Fields says the committee will ultimately continue to follow the science
NASSAU, BAHAMAS — National COVID-19 Vaccine Consultative Committee Co-Chair Ed Fields said yesterday that while it was not in his purview to decide whether the committee will mix-and-match COVID vaccines, the committee will explore the measure of mixing doses of AstraZeneca and Pfizer.
When contacted for comment, Fields said the committee will explore all suggestions made to it and will ultimately follow the science, guided by international health agencies on best practices.
“We have not had to do that because we don’t have doses to mix,” he said.
“So, that’s sort of a moot scenario.
“But I’ll have to take that to the committee — if we are going to be dealing with that once we get other vaccines.
“As you know, we’ve always been guided by the science, so I am sure wherever the science leads us, that’s the direction we will take. But I am not singularly qualified to make that statement off the cuff.”
Asked if the committee plans to explore it, Fields said: “Anything that is brought to our attention as it relates to the science, comes before the committee, so I am sure we will address it.”
In a separate interview last night, Minister of Health Reward Wells said while studies suggest mixing vaccines is the best way, The Bahamas will await the final position of the World Health Organization (WHO) and advice of the government’s health professionals.
“Germany has obviously gone and mixed Pfizer and AstraZeneca and said they believe it is the best way to actually administer the vaccine,” Wells said outside the Holy Trinity Activity Centre.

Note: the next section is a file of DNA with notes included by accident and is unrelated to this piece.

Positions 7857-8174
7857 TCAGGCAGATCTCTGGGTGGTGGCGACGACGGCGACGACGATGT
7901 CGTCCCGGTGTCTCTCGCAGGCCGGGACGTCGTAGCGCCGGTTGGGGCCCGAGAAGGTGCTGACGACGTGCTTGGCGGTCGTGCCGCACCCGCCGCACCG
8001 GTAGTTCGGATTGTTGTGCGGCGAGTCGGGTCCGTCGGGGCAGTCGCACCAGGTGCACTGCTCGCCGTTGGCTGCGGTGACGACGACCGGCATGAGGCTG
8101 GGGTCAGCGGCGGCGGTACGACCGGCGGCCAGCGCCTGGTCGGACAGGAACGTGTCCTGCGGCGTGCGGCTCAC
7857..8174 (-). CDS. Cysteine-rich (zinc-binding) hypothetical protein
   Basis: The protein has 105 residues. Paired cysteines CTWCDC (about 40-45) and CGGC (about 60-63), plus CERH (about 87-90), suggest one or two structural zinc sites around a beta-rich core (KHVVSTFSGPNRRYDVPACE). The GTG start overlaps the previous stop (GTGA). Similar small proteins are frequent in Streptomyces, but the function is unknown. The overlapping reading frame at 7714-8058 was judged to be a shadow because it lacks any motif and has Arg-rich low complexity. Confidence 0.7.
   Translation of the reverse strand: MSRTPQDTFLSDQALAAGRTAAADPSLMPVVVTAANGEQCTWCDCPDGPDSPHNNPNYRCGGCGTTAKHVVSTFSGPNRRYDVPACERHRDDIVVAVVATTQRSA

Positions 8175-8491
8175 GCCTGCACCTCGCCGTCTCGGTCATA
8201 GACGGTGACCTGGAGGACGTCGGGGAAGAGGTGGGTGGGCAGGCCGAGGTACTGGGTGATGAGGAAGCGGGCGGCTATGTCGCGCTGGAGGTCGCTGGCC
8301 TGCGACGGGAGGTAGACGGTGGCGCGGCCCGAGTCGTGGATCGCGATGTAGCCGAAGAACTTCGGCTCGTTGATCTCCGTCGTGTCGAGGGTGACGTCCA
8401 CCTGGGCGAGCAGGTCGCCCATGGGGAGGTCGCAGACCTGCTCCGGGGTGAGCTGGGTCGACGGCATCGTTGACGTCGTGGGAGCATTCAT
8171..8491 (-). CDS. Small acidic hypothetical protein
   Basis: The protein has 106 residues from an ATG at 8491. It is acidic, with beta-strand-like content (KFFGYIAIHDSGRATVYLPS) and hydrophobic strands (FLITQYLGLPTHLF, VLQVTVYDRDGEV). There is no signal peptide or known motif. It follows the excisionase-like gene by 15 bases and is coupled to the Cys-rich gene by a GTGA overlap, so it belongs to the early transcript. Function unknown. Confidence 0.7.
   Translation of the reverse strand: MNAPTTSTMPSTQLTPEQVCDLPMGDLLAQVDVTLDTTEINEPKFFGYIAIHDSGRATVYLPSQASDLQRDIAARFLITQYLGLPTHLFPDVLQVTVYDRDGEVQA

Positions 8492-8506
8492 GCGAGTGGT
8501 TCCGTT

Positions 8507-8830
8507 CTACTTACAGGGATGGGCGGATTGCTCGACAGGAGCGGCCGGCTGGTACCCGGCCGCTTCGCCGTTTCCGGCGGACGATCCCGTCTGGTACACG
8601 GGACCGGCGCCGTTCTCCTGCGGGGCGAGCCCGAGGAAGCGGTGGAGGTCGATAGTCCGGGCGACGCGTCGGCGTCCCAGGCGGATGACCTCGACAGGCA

“WHO, I do believe, is putting out its view that countries perhaps should not do that, but when you look at the facts that Germany has already engaged in that and put out a very definitive study that says the efficacy of both vaccines in their view is better if you mix AstraZeneca and Pfizer…
“The Bahamas government is not in the business of doing that; we follow the WHO’s guidelines, and until WHO or our Ministry of Health professionals direct us in a particular direction, then we would go in that particular direction.”
Eyewitness News reported on Wednesday that The Bahamas could join other countries in mixing doses of the UK’s AstraZeneca and US’ Pfizer vaccines, which has been shown to provide an even greater immune response to the virus — a point raised by Wells earlier this week.
The WHO has said public health agencies, and not individuals, should make decisions on mixing and matching COVID vaccines, based on available data.
As of July 10, more than 97,992 vaccine doses had been administered in The Bahamas, with 60,303 people receiving a first dose of the vaccine and 37,689 fully vaccinated.
There have been concerns about the availability of vaccine supplies in recent weeks, with the number of administered doses exceeding The Bahamas’ supply of vaccine doses.
In a statement yesterday, the committee advised that only second doses of the vaccine will be administered until additional supplies have been received.